Linux laptop support has been in my experience abysmal at best. Things that just work when running Windows XP are either horribly broken, or simply not implemented at all under Linux. Many Linux distributions have little or no real ACPI support. Imagine using your laptop without a battery meter, or any noticeable fan control whatsoever. Due to the lack of mature ACPI support in most modern distributions, I have had to deal with a very large amount of suffering.
An hour into a coding session my laptop would just die without warning. The fan would run constantly, and battery consumption would suffer greatly. Strides have been made to remedy these issues, and SUSE has hit a home run with 9.2 professional. I have been using Linux for about 8 years, since Redhat 5.2 way back in 1997. Since then, Linux has made quantum leaps in usability for the common man. Linux on the desktop has come of age and is now an extremely viable home and enterprise solution for computing. Linux on the portable desktop is just now coming into it’s own thanks to the hard work of SuSE.
There are two criteria that I believe make a portable computer usable; power management and network support. I’m going to take a look at SuSE 9.2 from those angles. I define power management as the ability to provide efficient use of battery resources. This includes fast power on and off and acoustic considerations. Network support for laptops is different from network support on desktops. Portable users need to be able to quickly swap between wildly disparate networking environments. One hour you might be on a corporate LAN with an hardwired Ethernet connection, and the next at the airport on a wireless 802.11x network. Laborious network configuration changes are unacceptable in these scenarios. Laptop users are agile and they require an agile operating system to keep up with the inherent transient nature of portable computing.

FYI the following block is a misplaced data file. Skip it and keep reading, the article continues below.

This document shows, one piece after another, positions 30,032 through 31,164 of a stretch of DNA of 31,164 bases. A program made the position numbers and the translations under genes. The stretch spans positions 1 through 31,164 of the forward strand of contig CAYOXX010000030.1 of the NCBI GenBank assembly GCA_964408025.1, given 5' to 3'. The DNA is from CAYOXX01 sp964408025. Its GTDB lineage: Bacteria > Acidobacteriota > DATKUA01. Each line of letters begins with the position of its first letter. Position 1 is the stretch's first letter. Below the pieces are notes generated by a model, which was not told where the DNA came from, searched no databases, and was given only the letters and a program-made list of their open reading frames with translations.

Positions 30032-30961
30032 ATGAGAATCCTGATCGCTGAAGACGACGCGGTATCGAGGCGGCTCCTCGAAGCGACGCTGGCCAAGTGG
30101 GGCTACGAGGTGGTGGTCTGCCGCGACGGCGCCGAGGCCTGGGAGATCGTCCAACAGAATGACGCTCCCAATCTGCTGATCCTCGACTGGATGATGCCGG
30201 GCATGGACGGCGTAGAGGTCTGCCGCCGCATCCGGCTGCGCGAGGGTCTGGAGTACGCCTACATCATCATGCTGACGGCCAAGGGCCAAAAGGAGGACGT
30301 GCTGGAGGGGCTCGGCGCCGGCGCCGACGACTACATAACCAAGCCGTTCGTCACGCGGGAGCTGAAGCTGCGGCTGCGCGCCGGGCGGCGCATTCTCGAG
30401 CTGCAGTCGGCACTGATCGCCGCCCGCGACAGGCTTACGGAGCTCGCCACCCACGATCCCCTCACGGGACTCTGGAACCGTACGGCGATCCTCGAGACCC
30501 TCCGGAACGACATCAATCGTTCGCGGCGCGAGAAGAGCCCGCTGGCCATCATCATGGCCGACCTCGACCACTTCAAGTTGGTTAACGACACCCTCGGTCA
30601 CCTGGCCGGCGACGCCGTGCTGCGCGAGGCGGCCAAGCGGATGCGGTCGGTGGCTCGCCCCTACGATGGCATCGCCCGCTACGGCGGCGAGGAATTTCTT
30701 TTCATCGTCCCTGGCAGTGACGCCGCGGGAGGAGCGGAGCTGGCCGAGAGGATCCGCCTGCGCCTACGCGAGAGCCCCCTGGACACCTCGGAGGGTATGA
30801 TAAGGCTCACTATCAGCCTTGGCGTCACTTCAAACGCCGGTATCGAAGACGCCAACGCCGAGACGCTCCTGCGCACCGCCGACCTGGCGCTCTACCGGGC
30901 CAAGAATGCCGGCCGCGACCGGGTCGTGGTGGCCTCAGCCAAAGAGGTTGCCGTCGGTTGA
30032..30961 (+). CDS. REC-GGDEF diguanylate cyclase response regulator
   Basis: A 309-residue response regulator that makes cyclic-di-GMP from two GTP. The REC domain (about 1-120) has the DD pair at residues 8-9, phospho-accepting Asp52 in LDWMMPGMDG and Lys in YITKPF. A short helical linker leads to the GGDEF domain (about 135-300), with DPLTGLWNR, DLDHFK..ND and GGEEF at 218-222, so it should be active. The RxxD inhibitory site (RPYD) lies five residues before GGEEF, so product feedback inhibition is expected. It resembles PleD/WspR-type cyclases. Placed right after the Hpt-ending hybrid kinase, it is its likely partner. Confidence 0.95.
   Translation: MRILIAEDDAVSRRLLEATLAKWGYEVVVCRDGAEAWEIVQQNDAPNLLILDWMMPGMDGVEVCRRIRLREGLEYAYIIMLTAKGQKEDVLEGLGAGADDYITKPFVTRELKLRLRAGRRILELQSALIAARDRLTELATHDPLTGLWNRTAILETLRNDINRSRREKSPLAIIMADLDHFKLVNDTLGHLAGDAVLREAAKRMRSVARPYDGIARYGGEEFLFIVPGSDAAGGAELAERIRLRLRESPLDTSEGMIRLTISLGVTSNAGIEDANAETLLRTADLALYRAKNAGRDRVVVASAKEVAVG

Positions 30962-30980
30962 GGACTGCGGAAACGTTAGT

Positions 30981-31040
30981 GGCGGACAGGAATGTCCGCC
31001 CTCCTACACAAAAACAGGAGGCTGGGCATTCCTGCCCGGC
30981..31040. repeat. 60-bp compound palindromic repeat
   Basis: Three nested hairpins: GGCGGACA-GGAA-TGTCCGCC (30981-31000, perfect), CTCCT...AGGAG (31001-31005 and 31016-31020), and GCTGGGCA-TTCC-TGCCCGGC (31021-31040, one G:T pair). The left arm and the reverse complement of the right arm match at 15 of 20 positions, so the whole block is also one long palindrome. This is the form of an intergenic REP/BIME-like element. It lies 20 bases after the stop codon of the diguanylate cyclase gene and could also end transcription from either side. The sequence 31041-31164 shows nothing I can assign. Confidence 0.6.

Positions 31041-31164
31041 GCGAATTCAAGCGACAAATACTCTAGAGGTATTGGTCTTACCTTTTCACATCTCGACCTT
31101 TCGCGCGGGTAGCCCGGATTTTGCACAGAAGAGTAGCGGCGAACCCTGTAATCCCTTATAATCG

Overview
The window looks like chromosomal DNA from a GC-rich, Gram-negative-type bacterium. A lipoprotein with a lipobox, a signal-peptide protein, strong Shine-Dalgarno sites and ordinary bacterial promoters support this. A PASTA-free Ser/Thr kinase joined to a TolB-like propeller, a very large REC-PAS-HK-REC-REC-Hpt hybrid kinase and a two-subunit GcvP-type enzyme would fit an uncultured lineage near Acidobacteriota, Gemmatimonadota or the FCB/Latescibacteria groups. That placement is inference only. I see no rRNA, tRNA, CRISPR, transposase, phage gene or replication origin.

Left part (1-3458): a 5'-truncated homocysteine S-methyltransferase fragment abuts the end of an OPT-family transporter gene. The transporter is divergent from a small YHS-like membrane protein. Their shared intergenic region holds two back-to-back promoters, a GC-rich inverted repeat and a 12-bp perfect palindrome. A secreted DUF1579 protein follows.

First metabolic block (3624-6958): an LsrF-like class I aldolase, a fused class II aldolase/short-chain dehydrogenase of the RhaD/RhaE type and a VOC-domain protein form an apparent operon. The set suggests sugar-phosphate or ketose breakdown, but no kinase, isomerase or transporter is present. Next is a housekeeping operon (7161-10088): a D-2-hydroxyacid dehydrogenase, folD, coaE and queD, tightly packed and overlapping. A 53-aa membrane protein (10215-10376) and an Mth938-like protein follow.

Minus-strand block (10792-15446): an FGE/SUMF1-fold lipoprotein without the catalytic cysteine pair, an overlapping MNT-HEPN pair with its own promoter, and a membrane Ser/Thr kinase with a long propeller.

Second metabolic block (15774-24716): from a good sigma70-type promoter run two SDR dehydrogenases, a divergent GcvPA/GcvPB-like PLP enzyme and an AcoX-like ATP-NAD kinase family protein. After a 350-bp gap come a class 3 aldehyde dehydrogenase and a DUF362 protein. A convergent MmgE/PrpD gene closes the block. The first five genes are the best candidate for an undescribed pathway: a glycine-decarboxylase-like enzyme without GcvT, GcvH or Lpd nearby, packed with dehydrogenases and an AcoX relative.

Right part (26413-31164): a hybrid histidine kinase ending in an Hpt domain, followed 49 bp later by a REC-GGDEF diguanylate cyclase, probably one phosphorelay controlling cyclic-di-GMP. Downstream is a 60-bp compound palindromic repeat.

I want to comment briefly on portable hardware . I know that some hardware has better native support than others under Linux. I am approaching this review from the perspective of a typical portable user who does not want to have to recompile their kernel to obtain a working system. I know that some windows hardware will not work out of the box without installing drivers, but installing and compiling are two different animals entirely. I am basing my review on my system. Your mileage may vary. If you have bleeding edge or unsupported hardware, your experience might be quite degraded as compared to mine. That being said, here are the specifications of the system used for the review.
- Dell Inspiron 8600, Pentium M 1.5GHz (Centrino)
- 15.4in WXGA Display
- 32MB NVIDIA GeForce FX Go5200 Go
- 60GB Ultra ATA Hard Drive
- Microsoft Windows XP Home
- Integrated 10/100 Network Card and Modem
- 24X Combo DVD/CD-RW
- Intel PRO/Wireless 2200 (802.11b/g) Internal Wireless